Pensions under pressure
Courtney Campbell, group president and CEO, Victoria Mutual Group indicates that with increasing life expectancy, the reliance of older Jamaicans on those in the workforce - referred to as the dependency rate - is projected to double by 2050.
Speaking at the 10th annual pensions seminar, a collaboration of Victoria Mutual Pensions Management and the Private Sector Organisation of Jamaica, Campbell said the development heightens the challenges regarding adequate preparation for retirement for the Jamaican population.
"It goes without saying, that added years means pensions systems will now begin to pay way above what is originally planned and for longer periods even if there is an increase in the standard age for retirement," he said at the event on Thursday.
In Jamaica, only 10 per cent of the working population contributes to private pension schemes that are valued in sum at more than $470 billion.
Audrey Deer Williams, senior director of investments at the National Insurance Fund, the NIF, who also spoke at the seminar, said only 46 per cent of the Jamaican workforce was contributing to the state-operated National Insurance Scheme, which pays out benefits after age 65.
But, even among the 46 per cent, there are many who only qualify for half-pensions because they do not meet the minimum 39 weeks of contributions required to receive full benefits, she said. There are currently 110,000 Jamaicans receiving pensions from the scheme. NIF manages and invests the contributions to the public pension scheme.
Campbell pointed to a white paper by the World Economic Forum titled We'll Live to 100 How Can We Afford It? which states that the life expectancy of babies born in 2017 is 103 years.
"This is great news, and compares with life expectancy of 100 for those born in 1997 and 91 years for those who were born in 1967. Individuals living longer also suggests a seismic shift in the number of years that the average individual will live after retirement - a move from on average 15 years to almost 40 years."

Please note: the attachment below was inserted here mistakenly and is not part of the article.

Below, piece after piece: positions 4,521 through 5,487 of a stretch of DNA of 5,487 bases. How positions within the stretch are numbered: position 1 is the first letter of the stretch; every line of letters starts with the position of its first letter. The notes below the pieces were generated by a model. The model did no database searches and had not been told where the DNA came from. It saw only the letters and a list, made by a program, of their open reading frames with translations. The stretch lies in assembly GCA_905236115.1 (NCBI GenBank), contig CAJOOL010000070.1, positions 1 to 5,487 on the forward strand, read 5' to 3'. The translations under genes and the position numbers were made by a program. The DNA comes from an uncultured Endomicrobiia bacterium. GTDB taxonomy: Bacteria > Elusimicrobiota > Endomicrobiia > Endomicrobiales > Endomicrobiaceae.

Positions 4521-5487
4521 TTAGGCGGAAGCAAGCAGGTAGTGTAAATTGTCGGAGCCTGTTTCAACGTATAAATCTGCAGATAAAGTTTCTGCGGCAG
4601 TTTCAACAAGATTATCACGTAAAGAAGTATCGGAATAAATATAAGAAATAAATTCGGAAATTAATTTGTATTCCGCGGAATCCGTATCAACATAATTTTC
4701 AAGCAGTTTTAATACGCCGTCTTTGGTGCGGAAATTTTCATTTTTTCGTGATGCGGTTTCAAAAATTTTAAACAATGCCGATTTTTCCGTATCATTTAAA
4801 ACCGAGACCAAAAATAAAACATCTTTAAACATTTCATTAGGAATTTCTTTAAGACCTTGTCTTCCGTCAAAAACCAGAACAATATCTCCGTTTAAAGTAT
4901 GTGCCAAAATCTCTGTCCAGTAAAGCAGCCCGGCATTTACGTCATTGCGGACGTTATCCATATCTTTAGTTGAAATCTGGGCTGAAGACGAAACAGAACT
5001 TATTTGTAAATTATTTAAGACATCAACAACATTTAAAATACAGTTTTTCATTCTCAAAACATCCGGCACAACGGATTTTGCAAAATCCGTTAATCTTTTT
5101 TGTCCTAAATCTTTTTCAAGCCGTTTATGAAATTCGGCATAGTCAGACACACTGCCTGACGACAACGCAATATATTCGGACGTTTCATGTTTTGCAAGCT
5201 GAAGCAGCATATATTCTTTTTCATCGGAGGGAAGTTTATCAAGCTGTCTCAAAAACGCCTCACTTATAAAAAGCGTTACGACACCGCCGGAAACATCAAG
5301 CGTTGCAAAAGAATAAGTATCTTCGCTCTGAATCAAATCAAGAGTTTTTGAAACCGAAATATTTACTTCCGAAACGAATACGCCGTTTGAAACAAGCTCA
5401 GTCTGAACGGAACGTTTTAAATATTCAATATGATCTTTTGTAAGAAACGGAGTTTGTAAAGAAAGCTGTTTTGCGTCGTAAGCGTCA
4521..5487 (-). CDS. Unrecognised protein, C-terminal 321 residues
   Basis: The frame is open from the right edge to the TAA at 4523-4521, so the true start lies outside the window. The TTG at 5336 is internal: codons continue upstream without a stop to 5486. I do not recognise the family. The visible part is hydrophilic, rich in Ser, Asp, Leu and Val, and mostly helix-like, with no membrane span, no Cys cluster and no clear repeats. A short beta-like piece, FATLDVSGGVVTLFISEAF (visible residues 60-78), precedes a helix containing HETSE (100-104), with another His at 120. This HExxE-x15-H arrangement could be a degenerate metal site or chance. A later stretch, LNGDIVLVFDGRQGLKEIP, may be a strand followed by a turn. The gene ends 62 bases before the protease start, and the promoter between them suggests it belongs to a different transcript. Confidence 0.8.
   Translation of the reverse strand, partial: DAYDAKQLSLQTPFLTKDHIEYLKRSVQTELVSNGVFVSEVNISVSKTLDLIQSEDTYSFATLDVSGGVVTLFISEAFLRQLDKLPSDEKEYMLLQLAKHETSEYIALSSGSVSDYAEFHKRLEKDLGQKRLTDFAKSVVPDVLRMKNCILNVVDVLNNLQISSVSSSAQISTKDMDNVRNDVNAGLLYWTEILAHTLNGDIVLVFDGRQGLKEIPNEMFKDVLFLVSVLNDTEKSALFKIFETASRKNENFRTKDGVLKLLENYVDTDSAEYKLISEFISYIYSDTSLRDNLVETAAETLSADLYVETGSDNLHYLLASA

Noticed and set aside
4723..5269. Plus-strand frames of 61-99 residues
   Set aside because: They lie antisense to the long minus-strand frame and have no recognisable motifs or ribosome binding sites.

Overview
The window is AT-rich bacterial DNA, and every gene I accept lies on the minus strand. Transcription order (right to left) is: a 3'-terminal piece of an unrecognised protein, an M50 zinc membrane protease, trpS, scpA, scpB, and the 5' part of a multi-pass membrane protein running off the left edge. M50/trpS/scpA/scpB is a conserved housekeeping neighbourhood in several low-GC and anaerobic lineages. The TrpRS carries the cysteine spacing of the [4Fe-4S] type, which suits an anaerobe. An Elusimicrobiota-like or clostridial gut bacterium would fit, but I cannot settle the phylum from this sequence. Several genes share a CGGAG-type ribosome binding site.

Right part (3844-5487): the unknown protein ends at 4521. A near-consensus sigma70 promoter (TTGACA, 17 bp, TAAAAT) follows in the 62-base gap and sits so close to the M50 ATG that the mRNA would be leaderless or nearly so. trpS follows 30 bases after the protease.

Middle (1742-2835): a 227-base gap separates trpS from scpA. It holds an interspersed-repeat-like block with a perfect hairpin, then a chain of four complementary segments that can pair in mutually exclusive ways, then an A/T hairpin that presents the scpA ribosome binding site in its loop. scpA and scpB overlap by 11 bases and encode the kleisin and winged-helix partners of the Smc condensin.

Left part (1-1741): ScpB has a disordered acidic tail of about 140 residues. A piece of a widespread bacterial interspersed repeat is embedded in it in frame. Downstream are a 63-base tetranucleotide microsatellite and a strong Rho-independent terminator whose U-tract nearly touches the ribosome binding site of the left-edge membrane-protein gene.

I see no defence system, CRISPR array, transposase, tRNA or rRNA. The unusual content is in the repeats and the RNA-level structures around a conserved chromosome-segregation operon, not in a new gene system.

But, he also noted, that "this change has a profound impact on the traditional make-up of our societies and the social protection systems that are designed to support us in our old age."
The global dependency ratio stands at 8:1, but is expected to move to 4:1 by 2050, which, he said, carries implications for cost and for funding.
Campbell suggested that one way to address this issue is to increase the retirement age, but noted that worldwide, "there has not been any significant movement in this area."
In Jamaica, he added, the challenge is compounded by a low savings rate which was estimated at 19 per cent of GDP in 2015, according to World Bank data. Additionally, only 32.2 per cent of Jamaicans 15 years and older are saving for old age.
Campbell stated that low levels of financial literacy were also impacting pensions system, "as it takes a good understanding of financial concepts to assist persons to make key decisions relating to pensions and their retirement savings."
Deer Williams, who oversees the largest pool of pension funds in Jamaica, last valued at $95 billion, said that currently, pension schemes in the public sector are largely non-contributory, with an attendant cost to the Government.
And even though reforms are being pursued, said the pension fund manager who is also chief technical director at the Ministry of Labour & Social Security, the wider population should be more concerned about their pensions.
The 46 per cent rate of contribution for the NIS was inordinately low, she said, noting that the main causes were lack of compliance on both the part of employers and employees, as well as the "refusal of persons in the informal sector to come on board."
"As a ministry, we will, in the coming financial year, take steps to heighten awareness; and I would like to use this medium to urge employers to comply with the law as it relates to NIS contributions," Deer Williams said.